Second of all, still no. Big banks, big telcos and big energy companies don’t vote, and don’t donate. (Jean Chrétien started the move to end political contributions by business largely to spite Martin, but also because of the sponsorship scandal. Harper finished the job.)
So it’s not really a surprise that Poilievre doesn’t want to dance to a Royal Bank tune.
But I think there may be more going on here.
We learned during his successful leadership race that Poilievre doesn’t just like to win, he loves to win big. He could have easily won that leadership with over half the votes, on the first ballot. Instead, he single-mindedly went after every possible vote and crushed his opponents with over three quarters of the first-ballot votes.
Based on the polls today, and yes, they can change, the very same voters
that first made Trudeau prime minister appear to be standing ready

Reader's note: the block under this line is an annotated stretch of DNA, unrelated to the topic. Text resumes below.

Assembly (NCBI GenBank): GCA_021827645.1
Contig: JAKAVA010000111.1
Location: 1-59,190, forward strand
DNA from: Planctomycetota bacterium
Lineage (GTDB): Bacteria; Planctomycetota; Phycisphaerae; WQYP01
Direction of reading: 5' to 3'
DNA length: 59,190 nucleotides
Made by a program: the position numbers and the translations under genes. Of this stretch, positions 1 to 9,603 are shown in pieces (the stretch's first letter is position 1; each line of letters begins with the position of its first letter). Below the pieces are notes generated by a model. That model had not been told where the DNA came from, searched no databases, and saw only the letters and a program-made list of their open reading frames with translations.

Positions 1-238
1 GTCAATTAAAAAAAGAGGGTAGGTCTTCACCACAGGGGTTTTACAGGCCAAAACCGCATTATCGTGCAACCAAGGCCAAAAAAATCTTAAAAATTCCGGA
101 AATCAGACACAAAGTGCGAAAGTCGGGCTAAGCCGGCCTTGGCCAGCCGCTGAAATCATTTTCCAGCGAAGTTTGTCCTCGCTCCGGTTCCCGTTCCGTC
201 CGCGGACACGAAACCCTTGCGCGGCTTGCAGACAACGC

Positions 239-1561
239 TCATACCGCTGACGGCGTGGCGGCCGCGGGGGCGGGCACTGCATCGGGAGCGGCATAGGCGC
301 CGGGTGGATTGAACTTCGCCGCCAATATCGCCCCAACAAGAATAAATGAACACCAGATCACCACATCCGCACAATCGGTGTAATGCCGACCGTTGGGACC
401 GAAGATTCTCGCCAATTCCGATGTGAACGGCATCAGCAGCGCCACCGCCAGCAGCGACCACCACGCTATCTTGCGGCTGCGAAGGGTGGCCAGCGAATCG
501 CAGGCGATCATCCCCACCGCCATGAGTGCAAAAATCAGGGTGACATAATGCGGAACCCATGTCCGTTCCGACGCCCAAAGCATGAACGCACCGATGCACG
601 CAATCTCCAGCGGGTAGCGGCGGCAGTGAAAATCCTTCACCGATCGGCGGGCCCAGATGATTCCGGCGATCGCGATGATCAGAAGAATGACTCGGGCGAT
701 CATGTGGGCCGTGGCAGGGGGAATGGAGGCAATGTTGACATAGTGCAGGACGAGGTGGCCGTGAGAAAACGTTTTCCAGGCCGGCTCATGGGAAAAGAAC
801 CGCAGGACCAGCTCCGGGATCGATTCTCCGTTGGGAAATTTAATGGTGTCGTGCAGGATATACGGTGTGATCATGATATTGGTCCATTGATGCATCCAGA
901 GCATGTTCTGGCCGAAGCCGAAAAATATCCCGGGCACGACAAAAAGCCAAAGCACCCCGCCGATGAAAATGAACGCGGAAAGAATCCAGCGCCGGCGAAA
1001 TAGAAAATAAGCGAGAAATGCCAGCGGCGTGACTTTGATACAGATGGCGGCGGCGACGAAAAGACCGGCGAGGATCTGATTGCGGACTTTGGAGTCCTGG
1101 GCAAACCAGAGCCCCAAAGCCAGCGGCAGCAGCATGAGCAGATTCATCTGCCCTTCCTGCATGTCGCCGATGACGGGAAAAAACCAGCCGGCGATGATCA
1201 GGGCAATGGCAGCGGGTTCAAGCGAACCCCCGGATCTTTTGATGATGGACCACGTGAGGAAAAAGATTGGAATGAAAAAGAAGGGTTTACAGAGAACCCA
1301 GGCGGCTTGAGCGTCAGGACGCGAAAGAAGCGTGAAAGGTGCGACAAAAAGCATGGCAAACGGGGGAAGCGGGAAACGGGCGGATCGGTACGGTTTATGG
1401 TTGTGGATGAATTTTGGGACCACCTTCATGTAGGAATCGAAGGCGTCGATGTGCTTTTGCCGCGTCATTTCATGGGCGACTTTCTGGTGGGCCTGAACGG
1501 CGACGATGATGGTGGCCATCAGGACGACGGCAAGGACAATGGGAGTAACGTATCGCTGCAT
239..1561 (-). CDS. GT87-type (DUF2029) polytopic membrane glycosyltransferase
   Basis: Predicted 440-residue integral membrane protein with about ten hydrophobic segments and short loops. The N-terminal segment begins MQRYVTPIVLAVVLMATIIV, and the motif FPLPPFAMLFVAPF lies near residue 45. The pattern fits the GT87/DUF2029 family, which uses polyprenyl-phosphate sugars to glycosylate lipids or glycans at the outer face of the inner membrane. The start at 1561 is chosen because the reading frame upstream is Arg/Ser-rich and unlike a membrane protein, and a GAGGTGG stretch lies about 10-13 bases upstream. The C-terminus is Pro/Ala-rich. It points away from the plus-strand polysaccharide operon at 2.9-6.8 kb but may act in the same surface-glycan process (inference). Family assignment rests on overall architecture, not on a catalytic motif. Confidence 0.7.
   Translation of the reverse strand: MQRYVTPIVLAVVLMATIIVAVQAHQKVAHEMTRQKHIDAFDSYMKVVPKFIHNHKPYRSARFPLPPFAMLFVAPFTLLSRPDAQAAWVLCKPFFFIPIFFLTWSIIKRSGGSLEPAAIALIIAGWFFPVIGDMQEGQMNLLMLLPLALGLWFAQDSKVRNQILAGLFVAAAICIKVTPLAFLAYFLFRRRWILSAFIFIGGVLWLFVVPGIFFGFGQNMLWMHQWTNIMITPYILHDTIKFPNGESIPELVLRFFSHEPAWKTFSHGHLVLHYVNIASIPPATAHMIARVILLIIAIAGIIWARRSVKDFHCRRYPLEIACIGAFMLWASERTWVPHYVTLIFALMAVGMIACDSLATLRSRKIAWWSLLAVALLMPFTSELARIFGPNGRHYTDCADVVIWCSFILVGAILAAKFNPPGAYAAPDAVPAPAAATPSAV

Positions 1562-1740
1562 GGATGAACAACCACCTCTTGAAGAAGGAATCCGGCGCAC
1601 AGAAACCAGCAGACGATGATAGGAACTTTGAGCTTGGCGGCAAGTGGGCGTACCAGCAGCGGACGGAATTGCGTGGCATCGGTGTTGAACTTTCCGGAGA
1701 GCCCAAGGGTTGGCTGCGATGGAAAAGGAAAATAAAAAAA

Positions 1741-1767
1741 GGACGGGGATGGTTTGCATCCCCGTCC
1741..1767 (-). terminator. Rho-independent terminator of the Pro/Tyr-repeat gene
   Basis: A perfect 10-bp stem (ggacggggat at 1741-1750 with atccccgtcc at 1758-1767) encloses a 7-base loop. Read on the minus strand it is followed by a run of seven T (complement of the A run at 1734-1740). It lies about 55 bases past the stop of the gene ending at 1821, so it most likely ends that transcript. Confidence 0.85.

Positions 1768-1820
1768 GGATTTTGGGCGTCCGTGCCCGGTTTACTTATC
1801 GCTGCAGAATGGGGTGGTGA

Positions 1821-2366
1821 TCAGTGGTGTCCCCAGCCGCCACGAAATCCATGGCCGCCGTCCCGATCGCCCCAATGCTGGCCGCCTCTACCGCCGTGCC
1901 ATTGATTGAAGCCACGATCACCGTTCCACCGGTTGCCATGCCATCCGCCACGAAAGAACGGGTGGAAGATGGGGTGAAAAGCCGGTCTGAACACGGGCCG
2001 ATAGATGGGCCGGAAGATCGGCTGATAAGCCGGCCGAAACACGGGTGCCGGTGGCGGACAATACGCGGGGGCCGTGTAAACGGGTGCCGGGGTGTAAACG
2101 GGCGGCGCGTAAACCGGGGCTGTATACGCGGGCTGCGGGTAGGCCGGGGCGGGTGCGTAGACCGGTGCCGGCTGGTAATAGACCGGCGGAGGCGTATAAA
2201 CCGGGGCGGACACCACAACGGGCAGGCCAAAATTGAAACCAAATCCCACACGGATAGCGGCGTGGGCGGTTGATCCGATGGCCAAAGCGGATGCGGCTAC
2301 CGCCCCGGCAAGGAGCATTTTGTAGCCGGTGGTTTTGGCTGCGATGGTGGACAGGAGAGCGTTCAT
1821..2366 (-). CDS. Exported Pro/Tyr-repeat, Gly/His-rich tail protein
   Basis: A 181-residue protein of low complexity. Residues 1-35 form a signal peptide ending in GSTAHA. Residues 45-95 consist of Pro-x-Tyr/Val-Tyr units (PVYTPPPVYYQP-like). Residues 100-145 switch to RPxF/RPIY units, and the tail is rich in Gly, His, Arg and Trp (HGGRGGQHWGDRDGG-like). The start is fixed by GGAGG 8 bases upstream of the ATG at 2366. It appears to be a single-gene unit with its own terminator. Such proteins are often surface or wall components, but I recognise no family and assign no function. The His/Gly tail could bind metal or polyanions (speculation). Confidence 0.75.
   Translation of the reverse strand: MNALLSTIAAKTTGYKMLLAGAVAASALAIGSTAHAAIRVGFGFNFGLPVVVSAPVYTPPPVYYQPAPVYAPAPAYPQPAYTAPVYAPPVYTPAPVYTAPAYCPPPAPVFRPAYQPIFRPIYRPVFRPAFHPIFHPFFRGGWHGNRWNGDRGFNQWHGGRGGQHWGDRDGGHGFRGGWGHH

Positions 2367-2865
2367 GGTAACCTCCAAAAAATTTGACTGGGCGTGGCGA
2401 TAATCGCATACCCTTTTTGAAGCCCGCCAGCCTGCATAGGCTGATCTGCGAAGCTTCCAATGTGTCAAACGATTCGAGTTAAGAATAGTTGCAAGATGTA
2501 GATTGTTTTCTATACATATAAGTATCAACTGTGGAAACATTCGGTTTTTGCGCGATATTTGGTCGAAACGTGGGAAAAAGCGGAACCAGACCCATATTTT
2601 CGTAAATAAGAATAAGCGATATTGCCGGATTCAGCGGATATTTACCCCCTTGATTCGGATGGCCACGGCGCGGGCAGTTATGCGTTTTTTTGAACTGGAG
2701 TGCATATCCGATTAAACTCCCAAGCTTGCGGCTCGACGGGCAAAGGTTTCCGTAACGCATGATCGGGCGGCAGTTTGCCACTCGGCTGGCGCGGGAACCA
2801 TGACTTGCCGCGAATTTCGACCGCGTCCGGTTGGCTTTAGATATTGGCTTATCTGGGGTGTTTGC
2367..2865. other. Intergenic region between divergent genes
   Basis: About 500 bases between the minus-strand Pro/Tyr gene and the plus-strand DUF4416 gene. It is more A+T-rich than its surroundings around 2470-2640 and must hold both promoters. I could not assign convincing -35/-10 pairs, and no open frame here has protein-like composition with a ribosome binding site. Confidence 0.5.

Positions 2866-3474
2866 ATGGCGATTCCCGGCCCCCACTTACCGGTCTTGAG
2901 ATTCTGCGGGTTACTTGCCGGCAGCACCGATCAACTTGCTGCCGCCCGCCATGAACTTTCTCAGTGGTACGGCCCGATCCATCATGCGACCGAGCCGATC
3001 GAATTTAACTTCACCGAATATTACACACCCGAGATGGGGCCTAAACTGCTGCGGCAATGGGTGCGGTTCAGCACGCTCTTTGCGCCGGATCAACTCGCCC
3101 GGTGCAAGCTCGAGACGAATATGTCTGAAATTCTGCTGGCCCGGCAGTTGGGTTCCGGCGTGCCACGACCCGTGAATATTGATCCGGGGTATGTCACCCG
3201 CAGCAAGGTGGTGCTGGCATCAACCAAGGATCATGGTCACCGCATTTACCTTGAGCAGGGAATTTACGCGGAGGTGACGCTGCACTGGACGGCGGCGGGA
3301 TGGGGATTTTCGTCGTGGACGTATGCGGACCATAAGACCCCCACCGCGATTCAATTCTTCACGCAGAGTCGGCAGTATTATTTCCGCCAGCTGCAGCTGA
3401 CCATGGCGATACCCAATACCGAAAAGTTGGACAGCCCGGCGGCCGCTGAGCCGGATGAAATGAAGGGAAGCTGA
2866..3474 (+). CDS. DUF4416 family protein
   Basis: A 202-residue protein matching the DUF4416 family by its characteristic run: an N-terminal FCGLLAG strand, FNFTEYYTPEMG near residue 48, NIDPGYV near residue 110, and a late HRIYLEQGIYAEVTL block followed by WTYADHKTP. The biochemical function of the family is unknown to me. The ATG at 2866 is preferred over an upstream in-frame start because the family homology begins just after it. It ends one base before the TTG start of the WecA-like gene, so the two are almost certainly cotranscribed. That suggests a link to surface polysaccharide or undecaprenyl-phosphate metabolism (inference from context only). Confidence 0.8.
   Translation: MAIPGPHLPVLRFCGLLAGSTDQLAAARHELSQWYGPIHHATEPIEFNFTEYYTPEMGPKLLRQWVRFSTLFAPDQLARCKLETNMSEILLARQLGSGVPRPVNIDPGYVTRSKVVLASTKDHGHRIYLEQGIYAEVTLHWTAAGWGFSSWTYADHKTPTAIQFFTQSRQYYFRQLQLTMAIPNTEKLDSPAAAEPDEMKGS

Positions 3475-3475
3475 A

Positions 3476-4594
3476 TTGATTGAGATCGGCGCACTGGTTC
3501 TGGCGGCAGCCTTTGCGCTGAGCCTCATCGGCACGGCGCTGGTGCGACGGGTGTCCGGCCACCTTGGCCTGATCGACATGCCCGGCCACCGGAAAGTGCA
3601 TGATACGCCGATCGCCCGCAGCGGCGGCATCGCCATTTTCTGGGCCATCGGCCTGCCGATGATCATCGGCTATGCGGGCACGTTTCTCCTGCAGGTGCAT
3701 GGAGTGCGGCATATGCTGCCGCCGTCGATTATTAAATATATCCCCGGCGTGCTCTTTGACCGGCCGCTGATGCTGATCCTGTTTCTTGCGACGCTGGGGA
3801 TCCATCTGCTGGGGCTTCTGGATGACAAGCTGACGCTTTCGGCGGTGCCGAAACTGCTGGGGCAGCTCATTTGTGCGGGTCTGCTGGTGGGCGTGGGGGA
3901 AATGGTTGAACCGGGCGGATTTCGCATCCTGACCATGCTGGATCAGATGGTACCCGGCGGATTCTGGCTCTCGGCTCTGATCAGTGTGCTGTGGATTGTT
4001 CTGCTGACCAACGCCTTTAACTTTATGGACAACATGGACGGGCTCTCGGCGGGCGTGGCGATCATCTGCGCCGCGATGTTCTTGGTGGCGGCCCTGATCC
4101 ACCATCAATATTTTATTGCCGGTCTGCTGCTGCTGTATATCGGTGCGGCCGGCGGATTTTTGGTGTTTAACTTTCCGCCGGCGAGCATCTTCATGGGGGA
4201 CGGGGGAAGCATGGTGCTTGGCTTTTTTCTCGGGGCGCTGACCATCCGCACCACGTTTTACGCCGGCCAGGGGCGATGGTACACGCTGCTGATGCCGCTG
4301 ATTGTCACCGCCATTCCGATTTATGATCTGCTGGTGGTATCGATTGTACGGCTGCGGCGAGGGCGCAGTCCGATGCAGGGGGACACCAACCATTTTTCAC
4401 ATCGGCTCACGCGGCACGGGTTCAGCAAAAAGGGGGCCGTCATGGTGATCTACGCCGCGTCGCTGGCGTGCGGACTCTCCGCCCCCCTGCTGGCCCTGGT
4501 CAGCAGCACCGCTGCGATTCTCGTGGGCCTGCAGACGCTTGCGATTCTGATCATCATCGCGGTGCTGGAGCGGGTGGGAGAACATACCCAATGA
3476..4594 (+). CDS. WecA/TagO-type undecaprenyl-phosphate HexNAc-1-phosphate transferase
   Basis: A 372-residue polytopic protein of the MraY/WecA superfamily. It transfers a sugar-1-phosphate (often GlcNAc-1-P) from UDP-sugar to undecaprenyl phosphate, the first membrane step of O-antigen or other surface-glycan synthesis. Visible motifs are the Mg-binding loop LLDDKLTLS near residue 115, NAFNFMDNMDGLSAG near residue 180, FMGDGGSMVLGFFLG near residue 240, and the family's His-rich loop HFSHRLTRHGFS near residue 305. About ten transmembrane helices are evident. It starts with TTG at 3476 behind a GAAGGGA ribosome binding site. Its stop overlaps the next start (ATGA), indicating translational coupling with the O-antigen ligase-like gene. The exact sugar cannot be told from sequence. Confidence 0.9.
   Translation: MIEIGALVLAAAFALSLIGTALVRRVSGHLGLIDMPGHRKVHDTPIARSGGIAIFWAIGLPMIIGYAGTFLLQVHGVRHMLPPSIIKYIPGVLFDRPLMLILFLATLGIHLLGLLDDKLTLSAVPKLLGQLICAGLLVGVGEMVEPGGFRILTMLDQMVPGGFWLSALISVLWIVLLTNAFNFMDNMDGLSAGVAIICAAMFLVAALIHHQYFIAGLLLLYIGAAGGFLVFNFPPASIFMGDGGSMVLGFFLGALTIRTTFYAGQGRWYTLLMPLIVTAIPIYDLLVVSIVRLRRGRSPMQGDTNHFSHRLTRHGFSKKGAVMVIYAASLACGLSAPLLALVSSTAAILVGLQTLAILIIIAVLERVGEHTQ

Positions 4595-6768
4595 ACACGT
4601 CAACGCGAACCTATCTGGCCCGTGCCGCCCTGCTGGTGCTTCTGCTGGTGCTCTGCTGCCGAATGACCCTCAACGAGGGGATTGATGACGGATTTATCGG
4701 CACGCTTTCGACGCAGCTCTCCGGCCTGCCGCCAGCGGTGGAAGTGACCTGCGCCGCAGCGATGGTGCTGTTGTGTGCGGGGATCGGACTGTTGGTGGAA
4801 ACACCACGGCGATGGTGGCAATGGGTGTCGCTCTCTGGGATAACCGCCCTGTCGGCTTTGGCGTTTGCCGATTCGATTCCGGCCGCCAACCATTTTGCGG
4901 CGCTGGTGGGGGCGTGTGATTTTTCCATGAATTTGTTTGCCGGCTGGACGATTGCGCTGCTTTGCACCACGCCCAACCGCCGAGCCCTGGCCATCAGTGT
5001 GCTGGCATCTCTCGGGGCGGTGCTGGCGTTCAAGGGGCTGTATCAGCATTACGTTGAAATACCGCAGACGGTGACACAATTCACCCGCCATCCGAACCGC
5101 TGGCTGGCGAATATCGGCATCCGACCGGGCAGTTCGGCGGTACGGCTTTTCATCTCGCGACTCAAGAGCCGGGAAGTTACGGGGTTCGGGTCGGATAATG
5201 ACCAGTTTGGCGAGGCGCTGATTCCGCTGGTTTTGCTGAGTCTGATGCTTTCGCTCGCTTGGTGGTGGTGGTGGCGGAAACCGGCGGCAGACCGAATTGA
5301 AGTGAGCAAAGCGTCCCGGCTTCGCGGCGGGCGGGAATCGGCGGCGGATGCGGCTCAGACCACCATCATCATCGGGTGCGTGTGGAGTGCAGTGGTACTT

to make Poilievre prime minister at the next opportunity.
Today, Poilievre is in a strong position with Canadian voters. That could easily change before the next election, but today he has what can only be called a rather commanding lead. He looks poised to win.
His lead is, if you’ll allow a quick diversion, a bit curious. If you strip out gender (we'll, put it back in), Poilievre’s voting coalition looks a lot like the traditional Liberal coalition. And the current Liberal voting coalition looks a lot like the traditional Conservative coalition.
Justin Trudeau became prime minister with remarkable support from young voters. Trudeau was at 44 per cent among millennials in that election, compared to 21 per cent for Conservatives and 24 per cent for the NDP. And that lead translated into victory because those millennials turned out in record numbers — their turnout numbers jumped 10-15 per cent compared to previous elections.